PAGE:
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ISIS seeks to link its Syrian and Iraqi territory - ASHARQ AL-AWSAT English Archive
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This undated file image posted on a militant website on Jan. 4, 2014, shows Shakir Waheib, a senior member of the Islamic State of Iraq and Syria (ISIS), left, next to a burning police vehicle in Iraq's Anbar Province. (AP Photo)

This undated file image posted on a militant website on January 4, 2014, shows Shakir Waheib, a senior member of the Islamic State of Iraq and Syria (L) next to a burning police vehicle in Iraq’s Anbar Province. (AP Photo)

Beirut, Asharq Al-Awsat—The Islamic State of Iraq and Syria (ISIS) is seeking to unify the areas under its control in Syria and Iraq, prompting fears of the establishment of an Islamic emirate.

ISIS is seeking to connect the Syrian territory under its control, particularly in Deir Ezzor, with Iraq’s restive Anbar province, the head of the UK-based Syrian Observatory for Human Rights, Rami Abdul-Rahman, told Asharq Al-Awsat.

“In the event that ISIS is able to defeat the Al-Nusra Front and the Islamist factions fighting alongside it in the areas east of Jadid Aghiadat in Deir Ezzor, this will be the first geographic link between Syria and Iraq,” he said.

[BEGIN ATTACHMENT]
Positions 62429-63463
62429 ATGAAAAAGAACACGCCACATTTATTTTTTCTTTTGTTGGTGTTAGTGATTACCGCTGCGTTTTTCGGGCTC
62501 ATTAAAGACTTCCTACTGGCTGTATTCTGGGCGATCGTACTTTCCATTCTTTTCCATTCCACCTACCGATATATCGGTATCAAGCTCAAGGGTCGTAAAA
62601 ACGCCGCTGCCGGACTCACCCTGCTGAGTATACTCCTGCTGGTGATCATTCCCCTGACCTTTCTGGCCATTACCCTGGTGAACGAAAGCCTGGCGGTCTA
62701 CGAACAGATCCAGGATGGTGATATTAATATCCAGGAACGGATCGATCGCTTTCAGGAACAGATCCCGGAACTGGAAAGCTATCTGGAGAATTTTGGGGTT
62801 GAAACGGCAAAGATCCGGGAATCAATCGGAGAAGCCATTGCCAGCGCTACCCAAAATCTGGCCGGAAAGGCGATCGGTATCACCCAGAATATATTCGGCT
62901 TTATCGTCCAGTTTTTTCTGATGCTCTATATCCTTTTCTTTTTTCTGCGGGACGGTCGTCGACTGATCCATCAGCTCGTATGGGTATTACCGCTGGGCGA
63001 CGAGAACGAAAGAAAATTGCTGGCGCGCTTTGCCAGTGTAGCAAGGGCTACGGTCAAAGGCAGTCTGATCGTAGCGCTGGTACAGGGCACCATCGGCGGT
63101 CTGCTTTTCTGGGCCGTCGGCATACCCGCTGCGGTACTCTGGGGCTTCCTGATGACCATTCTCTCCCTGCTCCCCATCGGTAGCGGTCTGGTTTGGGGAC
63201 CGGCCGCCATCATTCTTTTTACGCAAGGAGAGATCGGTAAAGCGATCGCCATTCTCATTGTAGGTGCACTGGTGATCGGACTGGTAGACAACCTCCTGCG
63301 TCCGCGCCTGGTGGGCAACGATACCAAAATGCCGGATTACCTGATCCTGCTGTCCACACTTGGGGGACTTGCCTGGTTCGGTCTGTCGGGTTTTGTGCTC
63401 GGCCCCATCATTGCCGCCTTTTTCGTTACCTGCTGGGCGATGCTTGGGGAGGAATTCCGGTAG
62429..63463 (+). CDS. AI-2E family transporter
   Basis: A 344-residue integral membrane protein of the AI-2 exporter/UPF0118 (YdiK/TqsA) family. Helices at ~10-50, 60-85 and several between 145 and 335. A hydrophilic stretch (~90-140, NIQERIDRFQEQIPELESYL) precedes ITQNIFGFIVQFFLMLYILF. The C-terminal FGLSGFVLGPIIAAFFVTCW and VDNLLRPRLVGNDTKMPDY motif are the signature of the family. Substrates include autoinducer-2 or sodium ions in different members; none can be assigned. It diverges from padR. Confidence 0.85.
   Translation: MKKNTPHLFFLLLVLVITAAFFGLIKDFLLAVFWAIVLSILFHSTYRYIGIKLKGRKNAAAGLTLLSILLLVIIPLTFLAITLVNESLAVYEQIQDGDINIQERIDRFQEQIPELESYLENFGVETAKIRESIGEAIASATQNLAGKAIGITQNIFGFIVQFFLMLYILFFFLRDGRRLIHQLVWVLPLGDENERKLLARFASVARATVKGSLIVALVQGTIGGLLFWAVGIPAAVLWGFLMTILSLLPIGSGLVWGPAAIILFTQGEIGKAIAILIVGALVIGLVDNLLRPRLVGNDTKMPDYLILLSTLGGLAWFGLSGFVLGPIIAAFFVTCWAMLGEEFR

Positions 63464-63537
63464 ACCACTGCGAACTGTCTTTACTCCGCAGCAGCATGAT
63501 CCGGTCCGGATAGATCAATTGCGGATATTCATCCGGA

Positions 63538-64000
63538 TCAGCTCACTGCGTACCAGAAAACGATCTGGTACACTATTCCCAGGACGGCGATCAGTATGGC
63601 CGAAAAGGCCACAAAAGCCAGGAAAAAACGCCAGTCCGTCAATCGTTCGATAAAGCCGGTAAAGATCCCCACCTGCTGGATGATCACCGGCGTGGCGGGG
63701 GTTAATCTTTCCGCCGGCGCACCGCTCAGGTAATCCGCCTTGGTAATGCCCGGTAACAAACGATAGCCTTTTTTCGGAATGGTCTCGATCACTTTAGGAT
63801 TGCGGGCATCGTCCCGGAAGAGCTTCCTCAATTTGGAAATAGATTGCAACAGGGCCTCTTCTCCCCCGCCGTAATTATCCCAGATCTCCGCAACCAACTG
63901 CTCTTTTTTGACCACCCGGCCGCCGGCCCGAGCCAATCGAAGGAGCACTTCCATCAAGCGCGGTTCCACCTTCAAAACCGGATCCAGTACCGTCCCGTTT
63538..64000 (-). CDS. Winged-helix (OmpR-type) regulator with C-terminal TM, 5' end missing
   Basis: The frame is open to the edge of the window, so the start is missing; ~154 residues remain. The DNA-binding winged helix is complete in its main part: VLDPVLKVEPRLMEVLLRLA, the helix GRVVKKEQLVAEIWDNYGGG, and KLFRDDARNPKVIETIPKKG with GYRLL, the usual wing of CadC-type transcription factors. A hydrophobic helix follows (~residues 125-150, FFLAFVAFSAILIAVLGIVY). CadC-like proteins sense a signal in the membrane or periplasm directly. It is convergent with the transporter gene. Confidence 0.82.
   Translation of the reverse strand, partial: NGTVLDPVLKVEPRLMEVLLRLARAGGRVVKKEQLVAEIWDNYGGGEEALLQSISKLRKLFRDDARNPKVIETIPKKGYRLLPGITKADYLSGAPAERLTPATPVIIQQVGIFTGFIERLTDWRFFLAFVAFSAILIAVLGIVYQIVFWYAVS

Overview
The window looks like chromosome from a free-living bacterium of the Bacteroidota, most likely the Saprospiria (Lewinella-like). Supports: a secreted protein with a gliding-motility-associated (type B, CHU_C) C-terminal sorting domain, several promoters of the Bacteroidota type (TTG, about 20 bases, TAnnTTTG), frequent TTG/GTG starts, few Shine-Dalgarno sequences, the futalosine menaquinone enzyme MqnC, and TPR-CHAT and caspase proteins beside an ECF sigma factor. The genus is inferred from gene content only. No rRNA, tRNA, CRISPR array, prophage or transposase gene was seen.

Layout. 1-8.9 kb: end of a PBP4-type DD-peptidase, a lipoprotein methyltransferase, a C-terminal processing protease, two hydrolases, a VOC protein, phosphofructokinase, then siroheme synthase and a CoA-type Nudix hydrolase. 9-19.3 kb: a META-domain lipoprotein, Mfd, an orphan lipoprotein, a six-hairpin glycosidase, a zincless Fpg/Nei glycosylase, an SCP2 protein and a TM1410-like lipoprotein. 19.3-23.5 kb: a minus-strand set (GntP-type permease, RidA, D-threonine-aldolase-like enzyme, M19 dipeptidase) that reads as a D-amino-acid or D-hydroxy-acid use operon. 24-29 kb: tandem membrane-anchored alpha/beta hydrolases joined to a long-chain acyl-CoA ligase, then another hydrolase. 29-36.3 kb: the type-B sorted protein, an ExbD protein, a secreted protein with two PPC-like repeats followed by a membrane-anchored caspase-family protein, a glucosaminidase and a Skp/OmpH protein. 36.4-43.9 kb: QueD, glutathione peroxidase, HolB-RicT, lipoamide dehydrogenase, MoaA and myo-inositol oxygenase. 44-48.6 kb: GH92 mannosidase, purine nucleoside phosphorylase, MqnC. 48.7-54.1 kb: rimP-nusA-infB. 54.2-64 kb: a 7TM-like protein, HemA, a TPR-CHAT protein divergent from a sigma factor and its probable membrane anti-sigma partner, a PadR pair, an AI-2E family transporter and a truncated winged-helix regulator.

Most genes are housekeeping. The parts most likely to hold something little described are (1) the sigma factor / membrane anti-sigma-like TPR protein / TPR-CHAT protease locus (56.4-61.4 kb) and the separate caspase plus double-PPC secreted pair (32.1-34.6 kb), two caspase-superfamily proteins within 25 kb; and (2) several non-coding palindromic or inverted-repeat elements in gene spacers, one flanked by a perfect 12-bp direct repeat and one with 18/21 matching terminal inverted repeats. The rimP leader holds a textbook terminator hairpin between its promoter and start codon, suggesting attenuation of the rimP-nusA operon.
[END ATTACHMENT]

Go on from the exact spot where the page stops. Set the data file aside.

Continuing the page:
ISIS has tightened its grip on Syrian territory between Raqqa and Deir Ezzor, after pushing back rival Islamist factions in the region, including the Al-Qaeda-affiliated Al-Nusra Front.

ISIS is currently in control of the majority of territory east of the city of Raqqa, in northern Syria, extending to Deir Ezzor, about 62 miles (100 kilometers) from the Iraqi border.

In Iraq, military forces have recently launched a major offensive to retake ISIS-held territory in Anbar province, including parts of the cities of Fallujah and Ramadi, but the militants appear to be holding out.

Many fear that the expansion of ISIS-held territory across the border could facilitate movement between Iraq and Syria and provide ISIS militants on both sides with fresh reinforcements.

Syrian National Coalition member Abdulrahman Al-Haj acknowledged the threat represented by ISIS strengthening its presence in the border region, adding that the presence of oil wells in both Deir Ezzor and Anbar could serve to provide financial assistance to the militant group.

“The tribal environment, based on hierarchical relations that allow the leader of the tribe to decide for all tribal members, could help ISIS expand its influence. If ISIS is able to gain control over a tribal leader, it would ensure the loyalty of the entire tribe,” he told Asharq Al-Awsat.

ISIS has made a number of announcements in recent months regarding tribal alliances. Most recently, ISIS confirmed that Asad Bin Nawaf Raghib Al-Bashir declared his loyalty to the group after it took control of the countryside west of Deir Ezzor. Al-Bashir himself is a Syrian opposition leader, head of the Jazirah and Euphrates Front to Liberate Syria, and son of the chief of the Baggara tribe, one of the largest and most powerful tribal confederations in Syria.